Kravetz: Scottsdale Schools does not want to stifle public comment

I am writing in response to Rony Assali’s recent op-ed about the rearrangement of public comment during Scottsdale Unified School District Governing Board meetings that was initiated at our Jan. 16 meeting.

Sandy Kravetz

Anyone who has been in SUSD for any length of time knows our community would not be silenced by such a move. I certainly know that, and it was not my intention.

I voted to move public comment after the “Superintendent’s Comments and Information/Discussion Items,” not to silence voices, but to accommodate parents who had expressed difficulty in arriving at our meetings at 5 p.m. to be there in time to speak. As my colleague Kim Hartmann mentioned at the Dec. 12 Governing Board meeting, we also wished to accommodate those community members in the workforce who could not arrive at our meetings in time for public comment.

Readers can view the Governing Board’s 15-minute discussion about the placement of public comment on the agenda during our Dec. 7 work study meeting https://youtu.be/maibHyx6BLU (starting at approximately 1:59:00). We also discussed public comment at our Dec. 12 regular meeting https://youtu.be/R3slEPkfPD4 (starting at approximately 2:57:00).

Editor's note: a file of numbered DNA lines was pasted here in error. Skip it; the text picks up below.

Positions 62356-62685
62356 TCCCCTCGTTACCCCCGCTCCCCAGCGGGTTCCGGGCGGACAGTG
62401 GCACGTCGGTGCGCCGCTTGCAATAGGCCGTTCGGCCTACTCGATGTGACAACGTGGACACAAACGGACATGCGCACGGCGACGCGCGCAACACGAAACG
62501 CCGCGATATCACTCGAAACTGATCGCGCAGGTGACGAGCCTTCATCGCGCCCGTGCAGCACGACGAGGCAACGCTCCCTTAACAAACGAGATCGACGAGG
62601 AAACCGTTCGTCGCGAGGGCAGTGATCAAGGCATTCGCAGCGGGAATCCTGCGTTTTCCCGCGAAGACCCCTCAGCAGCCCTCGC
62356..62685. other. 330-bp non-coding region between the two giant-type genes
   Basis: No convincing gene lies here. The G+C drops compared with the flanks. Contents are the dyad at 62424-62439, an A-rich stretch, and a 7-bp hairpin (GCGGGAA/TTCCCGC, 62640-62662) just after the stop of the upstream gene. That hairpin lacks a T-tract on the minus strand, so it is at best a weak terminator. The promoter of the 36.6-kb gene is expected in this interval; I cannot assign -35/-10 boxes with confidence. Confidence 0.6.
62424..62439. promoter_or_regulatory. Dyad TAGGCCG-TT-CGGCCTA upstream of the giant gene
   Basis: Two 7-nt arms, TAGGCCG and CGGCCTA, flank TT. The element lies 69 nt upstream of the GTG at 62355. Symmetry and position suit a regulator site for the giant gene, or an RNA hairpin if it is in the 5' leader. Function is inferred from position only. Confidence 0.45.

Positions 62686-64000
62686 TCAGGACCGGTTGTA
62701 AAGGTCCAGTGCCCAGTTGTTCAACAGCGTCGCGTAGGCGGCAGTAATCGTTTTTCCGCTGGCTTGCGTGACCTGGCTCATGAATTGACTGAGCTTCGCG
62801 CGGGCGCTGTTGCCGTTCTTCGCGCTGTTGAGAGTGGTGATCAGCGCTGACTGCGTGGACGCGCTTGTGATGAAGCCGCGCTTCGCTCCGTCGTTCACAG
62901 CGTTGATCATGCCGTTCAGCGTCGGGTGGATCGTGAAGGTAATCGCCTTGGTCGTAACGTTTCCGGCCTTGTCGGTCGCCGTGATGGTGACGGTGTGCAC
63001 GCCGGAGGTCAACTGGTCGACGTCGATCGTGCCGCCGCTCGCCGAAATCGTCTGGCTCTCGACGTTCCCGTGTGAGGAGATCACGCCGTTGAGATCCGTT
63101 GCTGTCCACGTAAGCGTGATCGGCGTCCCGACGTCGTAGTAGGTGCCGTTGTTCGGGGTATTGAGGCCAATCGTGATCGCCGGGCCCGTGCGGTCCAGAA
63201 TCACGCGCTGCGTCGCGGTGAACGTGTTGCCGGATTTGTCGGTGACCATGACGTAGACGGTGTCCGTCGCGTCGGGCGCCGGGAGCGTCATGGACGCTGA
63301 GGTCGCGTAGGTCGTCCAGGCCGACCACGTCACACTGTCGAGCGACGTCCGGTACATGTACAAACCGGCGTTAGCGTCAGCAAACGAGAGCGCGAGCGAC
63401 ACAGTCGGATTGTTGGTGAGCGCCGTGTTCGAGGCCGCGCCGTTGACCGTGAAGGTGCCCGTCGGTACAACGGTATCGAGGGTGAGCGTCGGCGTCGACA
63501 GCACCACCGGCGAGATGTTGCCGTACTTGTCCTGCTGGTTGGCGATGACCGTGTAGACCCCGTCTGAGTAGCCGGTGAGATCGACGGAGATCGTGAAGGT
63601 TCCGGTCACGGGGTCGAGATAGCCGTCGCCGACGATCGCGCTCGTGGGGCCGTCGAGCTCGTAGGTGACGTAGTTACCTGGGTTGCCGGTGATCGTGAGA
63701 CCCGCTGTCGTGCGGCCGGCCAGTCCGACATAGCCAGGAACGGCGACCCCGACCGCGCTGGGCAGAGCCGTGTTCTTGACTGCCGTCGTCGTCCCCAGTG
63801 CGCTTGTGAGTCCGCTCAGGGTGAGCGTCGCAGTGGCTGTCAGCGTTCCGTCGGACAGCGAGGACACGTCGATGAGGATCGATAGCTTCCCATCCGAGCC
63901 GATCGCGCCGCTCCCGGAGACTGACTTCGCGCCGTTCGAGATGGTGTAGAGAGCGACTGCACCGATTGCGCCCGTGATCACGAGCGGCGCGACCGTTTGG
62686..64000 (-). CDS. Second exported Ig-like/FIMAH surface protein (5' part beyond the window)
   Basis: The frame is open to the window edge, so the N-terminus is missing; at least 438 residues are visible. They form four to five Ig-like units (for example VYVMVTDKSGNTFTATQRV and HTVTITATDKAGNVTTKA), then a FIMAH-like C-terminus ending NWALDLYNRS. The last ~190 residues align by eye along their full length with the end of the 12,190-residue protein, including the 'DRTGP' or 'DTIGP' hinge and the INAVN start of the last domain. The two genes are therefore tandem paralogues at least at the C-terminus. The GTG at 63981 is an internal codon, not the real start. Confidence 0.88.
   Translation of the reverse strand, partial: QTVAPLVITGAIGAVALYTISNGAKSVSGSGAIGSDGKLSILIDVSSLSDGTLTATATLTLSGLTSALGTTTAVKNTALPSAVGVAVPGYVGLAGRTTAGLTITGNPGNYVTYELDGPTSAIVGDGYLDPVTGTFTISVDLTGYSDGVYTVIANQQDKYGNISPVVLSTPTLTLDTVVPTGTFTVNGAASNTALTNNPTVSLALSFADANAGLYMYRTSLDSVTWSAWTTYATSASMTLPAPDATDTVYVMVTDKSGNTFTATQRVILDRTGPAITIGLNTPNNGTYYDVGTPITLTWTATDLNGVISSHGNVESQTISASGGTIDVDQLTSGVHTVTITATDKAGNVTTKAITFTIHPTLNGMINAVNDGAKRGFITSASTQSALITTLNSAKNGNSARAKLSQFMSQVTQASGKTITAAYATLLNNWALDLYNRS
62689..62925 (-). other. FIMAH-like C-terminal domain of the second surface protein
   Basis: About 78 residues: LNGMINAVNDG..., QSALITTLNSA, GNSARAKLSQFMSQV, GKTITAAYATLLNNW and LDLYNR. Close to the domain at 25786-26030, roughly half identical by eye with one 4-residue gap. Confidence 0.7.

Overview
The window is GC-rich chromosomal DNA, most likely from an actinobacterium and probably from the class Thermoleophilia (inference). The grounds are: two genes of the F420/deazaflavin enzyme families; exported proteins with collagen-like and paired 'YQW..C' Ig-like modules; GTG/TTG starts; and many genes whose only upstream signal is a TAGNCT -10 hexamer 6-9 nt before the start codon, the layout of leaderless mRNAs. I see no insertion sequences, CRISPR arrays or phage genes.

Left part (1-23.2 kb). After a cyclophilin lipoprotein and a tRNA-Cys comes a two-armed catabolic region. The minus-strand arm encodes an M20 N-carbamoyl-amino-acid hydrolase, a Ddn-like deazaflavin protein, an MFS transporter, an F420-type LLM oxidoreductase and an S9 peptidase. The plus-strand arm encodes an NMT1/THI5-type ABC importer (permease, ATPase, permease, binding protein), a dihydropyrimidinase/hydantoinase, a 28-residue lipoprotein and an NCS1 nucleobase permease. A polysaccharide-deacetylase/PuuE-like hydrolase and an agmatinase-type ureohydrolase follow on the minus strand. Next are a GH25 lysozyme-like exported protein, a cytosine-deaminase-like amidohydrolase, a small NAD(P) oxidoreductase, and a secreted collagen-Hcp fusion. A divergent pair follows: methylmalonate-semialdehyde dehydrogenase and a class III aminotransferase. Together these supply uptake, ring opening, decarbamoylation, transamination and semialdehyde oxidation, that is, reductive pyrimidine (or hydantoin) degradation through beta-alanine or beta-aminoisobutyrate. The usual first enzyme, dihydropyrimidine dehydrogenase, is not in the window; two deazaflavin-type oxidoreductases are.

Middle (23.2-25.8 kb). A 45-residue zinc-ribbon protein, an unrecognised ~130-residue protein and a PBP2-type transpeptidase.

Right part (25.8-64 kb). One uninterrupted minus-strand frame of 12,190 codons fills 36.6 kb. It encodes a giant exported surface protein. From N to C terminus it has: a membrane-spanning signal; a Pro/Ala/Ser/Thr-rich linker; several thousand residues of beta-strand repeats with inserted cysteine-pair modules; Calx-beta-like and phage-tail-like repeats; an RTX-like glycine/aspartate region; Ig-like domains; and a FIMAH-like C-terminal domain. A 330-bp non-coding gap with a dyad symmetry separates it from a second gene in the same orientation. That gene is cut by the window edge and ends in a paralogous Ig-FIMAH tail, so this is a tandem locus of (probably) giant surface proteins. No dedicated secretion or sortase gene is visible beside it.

Moving statements by the public after “Information/Discussion Items” allows people who want to comment on an agenda item to hear a discussion first. Our deliberation may clarify a topic and address their concerns.

The board also moved public comment as a courtesy to teachers and principals who participate in presentations that often times were beginning quite late. By moving presentations such as continued improvement plan updates before public comment, those in attendance can learn about the academic improvements occurring in our schools. Typically, many attendees (and those watching via the live video feed) left our meetings after public comment and missed learning about the strides we are taking to educate all of our students.

My hope in moving the public comment section on the agenda was to engage our community and enable stakeholders to learn first-hand about the academic and operational improvements we are undertaking.

Mr. Assali also commented on the frequency of the Governing Board convening in executive session. As the former president of the Scottsdale Education Association, surely Mr. Assali is aware that the Governing Board meets in executive session only for those purposes permitted by law, including personnel issues and the sale of real estate property, such as the pending sale of the old district offices.

All of these meetings are in accordance the state statute that permits executive sessions for specific reasons, ARS 38-431.03, and with the guidance of at least one attorney in attendance to provide guidance and to ensure we remain on task and solely discuss executive session agenda items. After adjourning from executive session, the board convenes in public to vote.

The Governing Board will be reviewing the issue and perhaps reassess the placement of public comment on our meeting agenda, as requested by my colleague Allyson Beckham at the end of our March 20 meeting.

Editor’s note: Ms. Kravetz is a member of the Scottsdale Unified School District Governing Board

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